Earle L. Wingo, III v. Kenneth Dell Taylor--Appeal from 55th District Court of Harris County

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Affirmed and Memorandum Opinion filed November 3, 2005

Affirmed and Memorandum Opinion filed November 3, 2005.

In The

Fourteenth Court of Appeals

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NO. 14-04-00466-CV

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 EARLE L. WINGO, III, Appellant

V.

 KENNETH DELL TAYLOR, Appellee

On Appeal from the 55th District Court

 Harris County, Texas

Trial Court Cause No. 02-26575

M E M O R A N D U M O P I N I O N

Appellant, Earle L. Wingo, III, appeals from a judgment awarding him $2,500 in damages for injuries he sustained when appellee, Kenneth Dell Taylor, assaulted him. Wingo, in his sole point of error, raises a factual sufficiency challenge to the amount awarded by the court, claiming that he should have been awarded more. We affirm.


Factual and Procedural Background

This case arose from an assault that occurred on March 28, 2002 at a restaurant. The parties were previously acquainted as neighbors. The evidence showed that Wingo had had an affair with Taylor=s wife, which had ended several months before the assault. Coincidentally, both parties arrived at the restaurant within a short time of each other. Wingo, who was drinking, arrived first. Both parties Alip synched@ profanities at one another, and the encounter soon escalated into a verbal argument and Wingo=s invitation to Atake it outside.@ Although the parties= accounts vary, it appears that Taylor led the way toward the restaurant exit with Wingo following, then Taylor turned and struck Wingo in the face with his fist. Wingo fell to the ground, unconscious, while Taylor struck him at least two more times, causing significant injuries to Wingo=s jaw, nose, and eyes.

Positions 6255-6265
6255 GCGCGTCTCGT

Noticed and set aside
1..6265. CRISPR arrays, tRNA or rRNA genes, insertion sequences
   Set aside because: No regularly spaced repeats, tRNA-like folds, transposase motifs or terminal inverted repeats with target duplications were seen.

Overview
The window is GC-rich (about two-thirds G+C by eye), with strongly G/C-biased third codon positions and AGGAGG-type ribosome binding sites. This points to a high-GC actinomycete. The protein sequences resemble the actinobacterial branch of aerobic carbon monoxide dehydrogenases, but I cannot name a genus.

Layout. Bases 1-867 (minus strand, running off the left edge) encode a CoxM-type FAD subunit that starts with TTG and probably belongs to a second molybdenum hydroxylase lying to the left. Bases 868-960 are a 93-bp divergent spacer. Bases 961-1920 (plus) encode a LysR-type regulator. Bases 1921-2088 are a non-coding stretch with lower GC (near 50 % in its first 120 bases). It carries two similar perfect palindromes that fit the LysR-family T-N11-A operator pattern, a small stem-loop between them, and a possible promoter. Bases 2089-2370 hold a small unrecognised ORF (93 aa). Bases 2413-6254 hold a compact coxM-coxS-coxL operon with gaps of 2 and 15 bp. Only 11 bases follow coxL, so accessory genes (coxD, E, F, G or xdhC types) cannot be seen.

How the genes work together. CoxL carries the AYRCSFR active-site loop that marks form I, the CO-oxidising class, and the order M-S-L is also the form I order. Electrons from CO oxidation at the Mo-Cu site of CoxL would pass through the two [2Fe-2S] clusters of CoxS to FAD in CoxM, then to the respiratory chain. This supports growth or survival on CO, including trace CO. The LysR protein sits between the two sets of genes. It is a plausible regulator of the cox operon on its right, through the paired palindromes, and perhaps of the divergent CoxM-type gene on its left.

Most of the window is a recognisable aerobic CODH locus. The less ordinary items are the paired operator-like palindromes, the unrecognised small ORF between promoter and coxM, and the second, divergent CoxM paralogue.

At the bench trial, the two parties were the sole witnesses. According to Wingo, the assault required an eight-hour surgery to rebuild his jaw and nose, thirty-five staples and numerous stitches to his face, a trachea implant to help him breathe, two and a half weeks= hospitalization, and three months= bed rest. He testified that his injuries caused significant pain and suffering from which he still suffers. Wingo further testified that his injuries forced him to quit his job as a construction manager because he is Anot as smart as [he] used to be,@ that he has suffered lost earnings, that he has trouble sleeping, and that he expects to have further corrective surgery on his jaw and one of his eyes. Wingo offered fifty photographs as evidence of the extent of his injuries.[1]


Taylor admits assaulting Wingo but essentially claims that it was self defense because he had heard that Wingo sometimes carried a weapon. Taylor further testified that Wingo spent only eleven days in the hospital and that Taylor personally observed him moving his vehicle during the period in which Wingo claims he was confined to his bed.